What is the TANF Program?

Millions of Americans experience hardship in one form or another at one point. Many seek out financial aid to offset their burden. One government program, known as Temporary Assistance for Needy Families (TANF), is able to financially assist qualifying families nationwide. Through this program, residents with low incomes can obtain monthly monetary benefits. However, it is important to keep in mind that the TANF program provides temporary, rather than lifetime, benefits. 

In order to apply for TANF, households must meet certain qualifications. Although each state has different regulations and details, prospective beneficiaries must earn low incomes and have at least one child in the household. Children are generally defined as dependents 18 years of age and younger. Moreover, specific TANF benefits amounts vary by state. If you are still curious about what is TANF, continue reading below.

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What is TANF? 

Many Americans ask, “What is TANF?” It is a federally funded, state-administered financial assistance program. This program is overseen by the U.S. Department of Health and Human Services. 

It is formally known as the Temporary Assistance for Needy Families. However, it is referred to by different names in various states, as state governments manage TANF. For instance, in Alaska, it is known as the Alaska Temporary Assistance Program (ATAP) and Temporary Cash Assistance (TCA) in Florida. 

Although the details of each state’s TANF program differ, the program as a whole seeks to accomplish four primary goals. These objectives include:

  • Keeping children in the care of their parents or relatives.
  • Reducing or eliminating the need for government assistance through the promotion of marriage and work preparation.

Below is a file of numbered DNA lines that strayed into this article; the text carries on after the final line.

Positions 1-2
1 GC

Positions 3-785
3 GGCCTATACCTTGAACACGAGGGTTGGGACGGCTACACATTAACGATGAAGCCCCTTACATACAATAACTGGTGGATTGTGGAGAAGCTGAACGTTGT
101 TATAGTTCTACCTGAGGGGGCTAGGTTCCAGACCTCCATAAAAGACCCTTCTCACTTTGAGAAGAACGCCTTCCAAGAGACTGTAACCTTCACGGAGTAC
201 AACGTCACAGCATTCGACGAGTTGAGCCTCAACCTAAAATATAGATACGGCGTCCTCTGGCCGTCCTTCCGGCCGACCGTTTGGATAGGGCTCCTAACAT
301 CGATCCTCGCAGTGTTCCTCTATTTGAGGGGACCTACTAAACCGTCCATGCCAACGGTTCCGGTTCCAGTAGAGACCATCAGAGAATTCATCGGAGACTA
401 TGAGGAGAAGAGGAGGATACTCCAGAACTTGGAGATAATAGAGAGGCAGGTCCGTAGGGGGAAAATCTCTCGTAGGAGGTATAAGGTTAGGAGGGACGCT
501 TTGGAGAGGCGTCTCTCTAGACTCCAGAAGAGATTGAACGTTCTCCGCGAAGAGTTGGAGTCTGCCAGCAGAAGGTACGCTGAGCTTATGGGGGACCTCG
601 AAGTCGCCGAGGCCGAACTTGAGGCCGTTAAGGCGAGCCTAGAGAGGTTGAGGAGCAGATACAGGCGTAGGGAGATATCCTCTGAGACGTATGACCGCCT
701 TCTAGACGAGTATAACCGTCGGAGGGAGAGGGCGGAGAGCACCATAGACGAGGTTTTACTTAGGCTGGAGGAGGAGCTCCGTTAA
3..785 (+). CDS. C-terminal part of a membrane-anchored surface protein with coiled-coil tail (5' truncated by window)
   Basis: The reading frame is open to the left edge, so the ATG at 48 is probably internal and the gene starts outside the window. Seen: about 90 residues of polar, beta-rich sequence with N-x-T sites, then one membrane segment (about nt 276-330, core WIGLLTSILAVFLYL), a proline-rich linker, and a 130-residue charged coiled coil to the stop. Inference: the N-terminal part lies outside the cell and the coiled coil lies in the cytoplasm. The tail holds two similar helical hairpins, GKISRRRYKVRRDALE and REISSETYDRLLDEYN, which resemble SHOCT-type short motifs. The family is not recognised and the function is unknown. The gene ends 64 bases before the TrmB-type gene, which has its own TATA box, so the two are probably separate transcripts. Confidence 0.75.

• Reducing pregnancies that occur outside of a two-parent household. 
  • Encouraging formation of two-parent households. 

Eligible residents will be able to receive TANF benefits in the form of monthly allowances. The income required to meet qualification criteria, as well as the exact amount of benefits, varies by state. Additionally, households cannot possess more than a certain amount of countable resources unless they are under special circumstances. 

Learn About TANF Benefits 

TANF benefits are provided primarily in the form of cash. The amount that a household receives reflects their demonstrated level of financial need. Specific amounts are dependent on a variety of factors including the state that a recipient lives in. 

Because of the high cost of living in certain states, beneficiaries in those locations receive greater benefits from TANF. For instance, a single-parent household with two children can receive a maximum of $638 per month in California. In contrast, the same family would receive a maximum of $204 in Arkansas.

With the financial aid obtained from the TANF program, recipients can purchase and pay for a variety of products, bills and necessities. The following are all allowable purchases:

  • Food
  • Medical supplies
  • Furniture
  • Rent payments 
  • Home supplies 
  • Transportation

Oftentimes, benefits from the Temporary Assistance for Needy Families program are combined with food assistance from the Supplemental Nutrition Assistance Program (SNAP). Many states consider residents who submit a TANF application also eligible for food assistance. Typically, beneficiaries can use the same Electronic Benefits Transfer (EBT) card to make qualifying purchases.